The heroic saint, junzi, and bodhisattva: A cross-religious and cultural dialogue of moral exemplars
Contemporary scholars of comparative religious ethics study various ideal types of morally paradigmatic persons to understand the morality of a community. Many of these scholars discuss ideal Westernized types, specifically, the "saint" and the " hero" as if these types could be generally applied to all communities. In East Asian communities, however, the "junzi" and the "bodhisattva" have been traditionally viewed as unique types of the moral exemplar. The conceptions of "saint" and "hero" in the Greco-Roman and Judeo-Christian traditions cannot be universally applied to comparative studies of the moral exemplar across different religious and cultural traditions.
This dissertation conceptualizes three ideal types of the moral exemplar by establishing a cross-religious and cultural dialogue between representatives of three different moral traditions. Aquinas's heroic saint in Judeo-Christianity, Mencius's junzi in Chinese Confucianism, and Manhae's bodhisattva in Korean Buddhism are comparatively discussed through both historical and hermeneutical dialogues. For this comparison, several concept clusters for each type are formulated, and the bridge concepts between the three different types are discussed.
This study of Aquinas's heroic saint and Mencius's junzi reveals similarities and differences between the Western and Eastern traditions. Manhae's bodhisattva is studied as a viable interlocutor that can move dialogue beyond the Western/Eastern or Western/Chinese dichotomy. By introducing Manhae's Buddhist ideal of the paradigmatic person into the comparative dialogue, scholars who use the comparative method can enhance their understanding of how the traditions of human morality can be kept alive in a pluralistic and globalizing world.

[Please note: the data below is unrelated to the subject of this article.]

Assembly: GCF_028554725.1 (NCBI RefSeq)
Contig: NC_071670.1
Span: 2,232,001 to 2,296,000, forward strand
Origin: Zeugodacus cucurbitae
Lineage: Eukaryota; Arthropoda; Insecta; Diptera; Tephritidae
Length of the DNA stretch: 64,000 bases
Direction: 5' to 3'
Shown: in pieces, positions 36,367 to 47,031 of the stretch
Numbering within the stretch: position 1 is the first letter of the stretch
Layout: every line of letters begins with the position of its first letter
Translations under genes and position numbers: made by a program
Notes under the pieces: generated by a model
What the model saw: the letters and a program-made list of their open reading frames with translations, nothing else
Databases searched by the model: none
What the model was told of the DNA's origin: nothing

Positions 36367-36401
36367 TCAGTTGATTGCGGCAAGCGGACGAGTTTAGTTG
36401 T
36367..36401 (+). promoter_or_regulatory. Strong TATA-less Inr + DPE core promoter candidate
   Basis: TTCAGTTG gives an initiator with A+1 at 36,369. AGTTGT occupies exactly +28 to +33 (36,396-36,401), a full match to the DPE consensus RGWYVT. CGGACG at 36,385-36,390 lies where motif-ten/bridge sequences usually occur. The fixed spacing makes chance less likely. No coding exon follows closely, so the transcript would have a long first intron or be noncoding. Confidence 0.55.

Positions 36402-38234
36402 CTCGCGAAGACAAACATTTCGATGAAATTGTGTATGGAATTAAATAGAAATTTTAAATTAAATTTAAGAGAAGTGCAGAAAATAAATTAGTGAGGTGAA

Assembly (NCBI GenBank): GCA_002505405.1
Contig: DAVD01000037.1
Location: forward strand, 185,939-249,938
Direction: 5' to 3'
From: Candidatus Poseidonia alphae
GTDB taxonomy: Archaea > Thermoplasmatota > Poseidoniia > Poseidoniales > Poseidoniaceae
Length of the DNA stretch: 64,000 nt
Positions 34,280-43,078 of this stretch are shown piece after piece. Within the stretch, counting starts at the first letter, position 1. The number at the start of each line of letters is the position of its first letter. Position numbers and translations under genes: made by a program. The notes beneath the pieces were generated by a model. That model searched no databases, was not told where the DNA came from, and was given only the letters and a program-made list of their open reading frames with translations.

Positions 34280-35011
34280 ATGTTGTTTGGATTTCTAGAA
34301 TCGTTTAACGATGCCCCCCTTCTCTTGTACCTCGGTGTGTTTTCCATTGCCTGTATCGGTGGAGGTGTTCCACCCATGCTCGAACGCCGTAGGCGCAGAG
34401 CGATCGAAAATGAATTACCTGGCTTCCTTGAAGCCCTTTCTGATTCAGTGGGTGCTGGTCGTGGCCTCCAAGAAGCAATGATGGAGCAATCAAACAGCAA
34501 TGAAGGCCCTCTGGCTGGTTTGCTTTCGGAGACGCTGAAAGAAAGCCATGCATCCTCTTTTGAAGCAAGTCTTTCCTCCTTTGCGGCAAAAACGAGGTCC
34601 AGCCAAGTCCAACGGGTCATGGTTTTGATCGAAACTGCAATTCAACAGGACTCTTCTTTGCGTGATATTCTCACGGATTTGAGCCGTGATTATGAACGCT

By examining past models of the moral exemplar, comparative scholars can learn how beliefs and actions are particularly different or similar. The Westernized type of moral exemplar, such as the hero or the saint, cannot facilitate a comparative dialogue that attempts to understand the deep structure of moral reasoning in each moral tradition. This comparative study suggests a methodology for reflecting ethically on the moral uniqueness of contemporary pluralistic communities.